Gertrud Henze. Photo: DPA

Germany's oldest woman dies aged 112

Germany’s oldest woman died at the age of 112 on Tuesday. Gertrud Henze was born on December 8th 1901 and joked her long life was down to never getting married. READ () »

Exchange student 'murderer' stays silent
Police search the area near where Gabriele's body was found in October 2013. Photo: DPA

Exchange student 'murderer' stays silent

The alleged murderer of an exchange student in southern Germany stayed silent in the dock on Tuesday on the first day of his trial. READ () »

European Elections 2014
'If Britain goes, Europe is lost'
Hans-Olaf Henkel (r) celebrates the one-year anniversary of the AfD with leader Bernd Lücke. Photo: DPA

'If Britain goes, Europe is lost'

In an interview with The Local, one of the leaders of Germany's eurosceptic party talks about Europe's future, why Britain is a model country and why he will not work with UKIP's Nigel Farage. READ () »

RECEIVE OUR NEWSLETTER AND ALERTS
Photo: DPA
Politics
Interview with AfD - 'If Britain goes, Europe is lost'
Photo: DPA
National
Police damage own water cannon with eggs
Photo: DPA
National
Let us start work later after World Cup nights, unions says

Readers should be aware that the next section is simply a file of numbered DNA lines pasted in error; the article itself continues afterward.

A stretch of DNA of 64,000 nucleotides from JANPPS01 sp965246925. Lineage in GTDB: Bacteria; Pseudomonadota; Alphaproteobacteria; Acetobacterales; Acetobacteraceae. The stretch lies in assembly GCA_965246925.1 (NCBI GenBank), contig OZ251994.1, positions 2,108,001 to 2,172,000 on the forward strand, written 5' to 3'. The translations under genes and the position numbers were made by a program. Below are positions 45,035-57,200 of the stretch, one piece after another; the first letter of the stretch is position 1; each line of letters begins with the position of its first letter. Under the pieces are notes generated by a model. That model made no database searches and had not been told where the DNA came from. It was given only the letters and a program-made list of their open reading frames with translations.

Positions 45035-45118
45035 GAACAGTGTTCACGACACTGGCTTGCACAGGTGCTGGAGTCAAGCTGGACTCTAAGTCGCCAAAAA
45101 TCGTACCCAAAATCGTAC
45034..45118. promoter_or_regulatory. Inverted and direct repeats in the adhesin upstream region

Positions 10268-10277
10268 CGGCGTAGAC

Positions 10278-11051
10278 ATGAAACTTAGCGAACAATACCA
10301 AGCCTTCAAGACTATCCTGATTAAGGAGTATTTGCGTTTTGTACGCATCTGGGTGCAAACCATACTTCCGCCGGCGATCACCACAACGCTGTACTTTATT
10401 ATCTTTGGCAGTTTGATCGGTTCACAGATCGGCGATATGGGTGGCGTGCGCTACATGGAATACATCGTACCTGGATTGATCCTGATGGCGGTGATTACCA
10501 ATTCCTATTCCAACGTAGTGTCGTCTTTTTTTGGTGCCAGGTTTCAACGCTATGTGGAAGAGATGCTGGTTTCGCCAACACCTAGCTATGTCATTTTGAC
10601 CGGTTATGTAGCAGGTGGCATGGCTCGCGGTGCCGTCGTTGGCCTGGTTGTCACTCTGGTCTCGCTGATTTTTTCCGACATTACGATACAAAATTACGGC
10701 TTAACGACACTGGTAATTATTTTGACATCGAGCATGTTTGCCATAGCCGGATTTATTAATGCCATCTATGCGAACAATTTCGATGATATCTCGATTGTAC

Photo: DPA
Society
Crystal meth use hits record level
Photo: DPA
Rhineland
Elderly man taped €200,000 to his genitals
Photo: DPA
Business & Money
What's the unemployment rate in your area of Germany?
Photo: DPA
Gallery
Nine ways to celebrate Easter like a German
Photo: Galerie Bilderwelt
Gallery
World War I in colour photos
Photo: DPA
Society
JobTalk: Why you should teach English in Germany
Photo: DPA
National
330,000 sign up against TV licence fee
Photo: DPA
Hamburg
School kids hospitalized after 'porno' party
Photo: Submitted
Frankfurt
'I'll get even with my old pal Schwarzenegger'
Advertisement:
Photo: DPA
Gallery
Ten great inventions you (probably) didn't know were German
Photo: J. Arthur White
Berlin
Clashes in Berlin as refugees tear down their own camp
Photo: DPA
Gallery
Munich's baby polar bears are finally named
Photo: DPA
Gallery
The 10 best German employers to work for
CurrencyFair
Sponsored Article
Why it pays to avoid banks when making overseas transfers
Mr. Lodge
Sponsored Article
How to find a furnished rental in Munich
Sponsored Article
How to make a lasting impression in business
Hult International Business School
Sponsored Article
What they don't teach you at Business School
Photo: DPA
Society
Nine jobs you can only do in Germany
Photo: DPA
Business & Money
JobTalk: All you need to know about working in Germany
Photo: DPA
Features
The Local List Archive - Your guide to all things German
National
Share news tips with The Local Germany
Latest news from The Local in Switzerland

More news from Switzerland at thelocal.ch

Latest news from The Local in Spain

More news from Spain at thelocal.es

Latest news from The Local in France

More news from France at thelocal.fr

Latest news from The Local in Italy

More news from Italy at thelocal.it

Latest news from The Local in Norway

More news from Norway at thelocal.no

Latest news from The Local in Sweden

More news from Sweden at thelocal.se

3,070
jobs available
Toytown Germany
Germany's English-speaking crowd